Thursday, September 4, 2008
Shielded From Justice?: Court Of Appeals Of Mississippi Seemingly Reads Exception Out Of Rape Shield Rule
The recent opinion of the Court of Appeals of Mississippi in Goldman v. State, 2008 WL 4041284 (Miss.App. 2008), contains what seems to me to be a partially correct and a partially incorrect ruling under Mississippi's rape shield rule. In Goldman, Michael Goldman was convicted of, inter alia, sexual battery and aggravated assault, in connection with acts that he committed against the alleged victim. At the time of those acts, Goldman was 18 years-old, and the alleged victim was 16 years-old (in Mississippi, age 16 is the age of consent). Goldman's defense was that the intercourse was consensual. He claimed to have known the alleged victim since he was fifteen years old and testified that they had spent time together at school and at church.
He also wanted to cross-examine the alleged victim about her past sexual relationship with him and produce evidence from other witnesses to prove that he previously had sex with her. The controlling Rule on this issue was Mississippi Rule of Evidence 412, which states in relevant part that:
"(a) Notwithstanding any other provision of law, in a criminal case in which a person is accused of a sexual offense against another person, reputation or opinion evidence of the past sexual behavior of an alleged victim of such sexual offense is not admissible.
(b) Notwithstanding any other provision of law, in a criminal case in which a person is accused of a sexual offense against another person, evidence of a victim's past sexual behavior other than reputation or opinion evidence is also not admissible, unless such evidence other than reputation or opinion evidence is: * * *
(2) Admitted in accordance with subdivision (c) hereof and is evidence of * * *
(B) Past sexual behavior with the accused and is offered by the accused upon the issue of whether the alleged victim consented to the sexual behavior with respect to which a sexual offense is alleged * * *
(c) (1) If the person accused of committing a sexual offense intends to offer under subdivision (b) evidence of specific instances of the alleged victim's past sexual behavior or evidence of past false allegations made by the alleged victim, the accused shall make a written motion to offer such evidence not later than fifteen days before the date on which the trial in which such evidence is to be offered is scheduled to begin, except that the court may allow the motion to be made at a later date, including during trial, if the court determines either that the evidence is newly discovered and could not have been obtained earlier through the exercise of due diligence or that the issue to which such evidence relates has newly arisen in the case. Any motion made under this paragraph shall be served on all other parties and on the alleged victim."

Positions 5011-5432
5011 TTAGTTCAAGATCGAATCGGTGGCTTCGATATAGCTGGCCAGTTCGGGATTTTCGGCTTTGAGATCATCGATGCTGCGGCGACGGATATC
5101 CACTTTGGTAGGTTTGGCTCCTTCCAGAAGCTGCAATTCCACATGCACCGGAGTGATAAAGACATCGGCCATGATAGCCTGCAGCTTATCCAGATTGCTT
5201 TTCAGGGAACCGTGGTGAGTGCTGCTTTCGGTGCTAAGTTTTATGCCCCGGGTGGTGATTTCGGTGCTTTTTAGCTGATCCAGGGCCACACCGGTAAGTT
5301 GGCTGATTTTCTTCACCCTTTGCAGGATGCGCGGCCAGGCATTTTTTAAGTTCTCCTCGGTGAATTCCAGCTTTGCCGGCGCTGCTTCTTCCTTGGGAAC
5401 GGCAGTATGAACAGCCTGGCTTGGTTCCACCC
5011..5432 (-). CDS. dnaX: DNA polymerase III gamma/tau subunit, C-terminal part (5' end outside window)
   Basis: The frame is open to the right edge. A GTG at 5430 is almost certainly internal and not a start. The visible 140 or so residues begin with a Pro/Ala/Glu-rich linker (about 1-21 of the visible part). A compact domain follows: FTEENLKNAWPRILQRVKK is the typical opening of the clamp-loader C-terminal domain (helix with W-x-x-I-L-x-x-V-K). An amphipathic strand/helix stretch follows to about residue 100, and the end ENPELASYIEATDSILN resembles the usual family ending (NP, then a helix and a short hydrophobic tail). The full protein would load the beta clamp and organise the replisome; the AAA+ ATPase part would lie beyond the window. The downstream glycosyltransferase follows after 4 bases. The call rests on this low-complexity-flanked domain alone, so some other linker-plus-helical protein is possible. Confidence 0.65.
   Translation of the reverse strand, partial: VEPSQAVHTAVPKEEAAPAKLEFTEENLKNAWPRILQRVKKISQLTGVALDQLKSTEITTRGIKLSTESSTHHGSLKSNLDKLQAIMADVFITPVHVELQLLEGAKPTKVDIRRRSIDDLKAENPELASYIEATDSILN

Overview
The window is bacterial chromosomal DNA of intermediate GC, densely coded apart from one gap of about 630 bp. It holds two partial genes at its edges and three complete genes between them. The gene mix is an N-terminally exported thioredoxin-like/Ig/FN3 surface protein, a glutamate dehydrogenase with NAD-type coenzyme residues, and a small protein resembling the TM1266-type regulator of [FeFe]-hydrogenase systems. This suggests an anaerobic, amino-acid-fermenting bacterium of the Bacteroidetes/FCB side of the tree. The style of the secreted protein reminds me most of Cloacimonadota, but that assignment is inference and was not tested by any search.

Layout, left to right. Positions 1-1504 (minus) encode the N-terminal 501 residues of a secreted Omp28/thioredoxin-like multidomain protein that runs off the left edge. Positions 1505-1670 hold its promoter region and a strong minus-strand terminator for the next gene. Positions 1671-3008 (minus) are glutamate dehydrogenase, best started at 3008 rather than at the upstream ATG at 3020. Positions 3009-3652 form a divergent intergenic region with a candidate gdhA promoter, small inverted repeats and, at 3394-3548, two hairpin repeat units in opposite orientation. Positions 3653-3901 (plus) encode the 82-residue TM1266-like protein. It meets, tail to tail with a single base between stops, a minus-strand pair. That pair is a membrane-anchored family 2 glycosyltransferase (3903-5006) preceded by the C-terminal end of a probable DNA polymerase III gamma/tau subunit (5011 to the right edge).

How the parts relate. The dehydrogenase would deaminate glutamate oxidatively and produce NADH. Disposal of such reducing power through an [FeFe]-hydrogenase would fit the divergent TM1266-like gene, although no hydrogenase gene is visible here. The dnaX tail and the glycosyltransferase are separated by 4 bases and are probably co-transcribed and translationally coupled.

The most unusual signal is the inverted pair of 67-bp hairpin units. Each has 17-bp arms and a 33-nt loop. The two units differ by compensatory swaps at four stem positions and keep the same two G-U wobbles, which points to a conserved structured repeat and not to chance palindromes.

In other words, in a sexual battery case, evidence that the alleged victim engaged in other sexual acts is inadmissible to prove that she had a general propensity to consent to sexual acts and that she likely acted in conformity with that propensity, and thus consented, at the time of the alleged crime. However, previous sexual acts between the alleged victim and the accused may be admissible to prove that there are specific reasons to believe that she may have consented to the sexual act at issue. But, in this latter situation, the accused has to comply with the notice requirements of Mississippi Rule of Evidence 412(c)(1) listed above, and the Court of Appeals of Mississippi noted that the trial court properly precluded Goldman from presenting evidence regarding his past sexual relations with the alleged victim because he failed to so comply. This is the ruling with which I agree.
The Court of Appeals of Mississippi also found, however, that the trial judge properly concluded that such evidence would have been inadmissible even if Goldman complied with the notice requirements of Mississippi Rule of Evidence 412(c)(1) because the evidence was "irrelevant." The appellate court agreed with this conclusion, noting that, "[a]s we have held before regarding the defense of consent, '[a]ll that was relevant regarding sexual relations at this trial was whether the victim consented to the shocking abuses visited upon him on in question].'" Fuqua v. State, 938 So.2d 277, 283 (Miss.App. 2008).
Now, maybe, the Court of Appeals of Mississippi didn't intend to use such sweeping language and won't use such language or reasoning in subsequent cases in which defendants do comply with the applicable notice provisions. But it certainly seems to me that the court, in effect, is improperly reading an exception out of the rape shield rule and finding that evidence of prior sexual relations between the defendant and the alleged victim are never admissible.